Today, a frigid cold snap has neighbors from Maine to Maryland shivering under a big chill and the price of crude oil is moving higher. With Jack Frost finally nipping at the Northeast, it makes sense to think its the cold weather pushing up the price, but that's only part of the story. There's more going on than meets the eye, and for the inside scoop CNBC...
Last night was the first time in his presidency that George W. Bush gave his State of the Union Speech to a Democratically controlled Congress. He laid out his domestic agenda with a renewed calls for action on energy independence, immigration reform and health care coverage. The last part of his speech dealt with the war in Iraq. So--how did it play with the Democrats and with members of his own party? Steny Hoyer (D-MD)...
Do you feel lucky? That's the question posed by Jeffrey Pasquarella's brainchild: BetOnIraq.com -- a Web site he founded to give brave investors the chance to buy Iraq's young currency. Pasquarella told CNBC's Erin Burnett that 4,000 customers have used the site's foreign exchange service over the past three years, with the "average customer".......
President Bush will give the State of The Union speech next Tuesday night to both Houses of Congress--and the American people--and he does at at time when he has one of the lowest approval ratings of his presidency. So--what can he say at such a time? CNBC's John Harwood appeared on "Squawk Box" to give his preview of the speech--and he was joined in commentary with former GE CEO Jack Welch...
Stocks in the U.S. look set for a weaker opening, influenced by touchy tech stocks, earnings, and the big decline in oil. Dow components GE and Citigroup both reported earnings early today. GE's 12 percent increase was in line with expectations and Citigroup's lower profits were a bit better than Wall Street expected. Citigroup also raised its dividend by 10 percent.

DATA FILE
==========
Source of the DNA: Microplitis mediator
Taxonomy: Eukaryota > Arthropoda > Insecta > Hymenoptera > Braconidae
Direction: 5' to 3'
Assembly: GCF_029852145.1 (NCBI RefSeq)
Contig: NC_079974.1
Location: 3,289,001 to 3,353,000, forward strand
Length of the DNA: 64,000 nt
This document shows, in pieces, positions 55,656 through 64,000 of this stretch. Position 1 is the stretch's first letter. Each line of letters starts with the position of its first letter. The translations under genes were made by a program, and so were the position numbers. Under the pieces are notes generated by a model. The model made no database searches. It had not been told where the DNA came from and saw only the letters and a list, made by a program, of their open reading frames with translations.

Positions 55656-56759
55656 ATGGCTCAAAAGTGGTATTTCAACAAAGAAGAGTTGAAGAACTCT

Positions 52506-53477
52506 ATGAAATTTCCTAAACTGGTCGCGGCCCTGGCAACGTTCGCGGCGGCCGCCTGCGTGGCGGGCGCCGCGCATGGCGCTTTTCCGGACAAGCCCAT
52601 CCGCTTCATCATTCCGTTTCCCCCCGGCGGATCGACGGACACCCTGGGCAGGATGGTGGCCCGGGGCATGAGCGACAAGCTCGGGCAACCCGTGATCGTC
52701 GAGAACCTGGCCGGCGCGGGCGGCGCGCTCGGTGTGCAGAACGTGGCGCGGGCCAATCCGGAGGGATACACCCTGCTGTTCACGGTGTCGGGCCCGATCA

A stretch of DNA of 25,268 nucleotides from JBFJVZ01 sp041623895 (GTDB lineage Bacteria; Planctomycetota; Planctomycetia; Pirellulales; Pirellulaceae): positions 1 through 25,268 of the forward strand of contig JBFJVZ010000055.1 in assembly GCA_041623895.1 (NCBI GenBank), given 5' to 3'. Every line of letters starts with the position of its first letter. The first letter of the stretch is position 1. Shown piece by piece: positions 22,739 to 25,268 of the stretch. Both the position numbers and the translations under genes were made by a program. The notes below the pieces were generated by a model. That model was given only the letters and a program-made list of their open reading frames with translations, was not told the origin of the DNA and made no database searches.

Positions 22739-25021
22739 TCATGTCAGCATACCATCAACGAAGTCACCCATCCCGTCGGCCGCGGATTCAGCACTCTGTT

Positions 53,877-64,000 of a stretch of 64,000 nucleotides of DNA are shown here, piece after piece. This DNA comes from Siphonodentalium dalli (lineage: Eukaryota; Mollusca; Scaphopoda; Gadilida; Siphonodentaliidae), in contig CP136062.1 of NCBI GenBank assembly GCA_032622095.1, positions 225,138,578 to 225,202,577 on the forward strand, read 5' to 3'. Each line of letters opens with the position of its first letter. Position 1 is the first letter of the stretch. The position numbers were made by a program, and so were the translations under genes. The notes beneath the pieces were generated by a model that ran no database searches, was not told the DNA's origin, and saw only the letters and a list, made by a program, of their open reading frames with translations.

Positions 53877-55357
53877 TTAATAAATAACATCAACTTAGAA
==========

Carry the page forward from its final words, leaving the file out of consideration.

As President Bush prepares to send over 20,000 more U.S. troops to Iraq, one question being asked is--will the escalation jumpstart the country’s oil industry? The question centers on Iraq’s vital oil trade stabilizing in the midst of a bloody war. On “Street Signs,” two guests talked about the Iraq oil situation--Michael Makovsky of the Bipartisan Policy Center and David Kirsch of PFC Energy.
Liz Claman got reaction to President George W. Bush’s press conference this morning. CNBC Washington correspondent John Harwood, CNBC economy reporter Steve Liesman and Corvis Communications Budget Analyst Stan Collender all gave their take on what the president’s intentions mean for the U.S. going forward--abroad and at home.
At an end-of-the-year news conference, President Bush outlined his outlook for Iraq. The president said he has asked Defense Secretary Robert Gates to report back to him as quickly as possible on plans to enlarge the size of the Army and the Marines.
The outspoken Beltway observer gives CNBC’s John Harwood her take on the politics of 2007.
President George W. Bush and British Prime Minister Tony Blair held a press conference in Washington, D.C., today after discussing the recommendations of the Iraq Study Group. CNBC's John Harwood was there. Here are a few major points from the presser.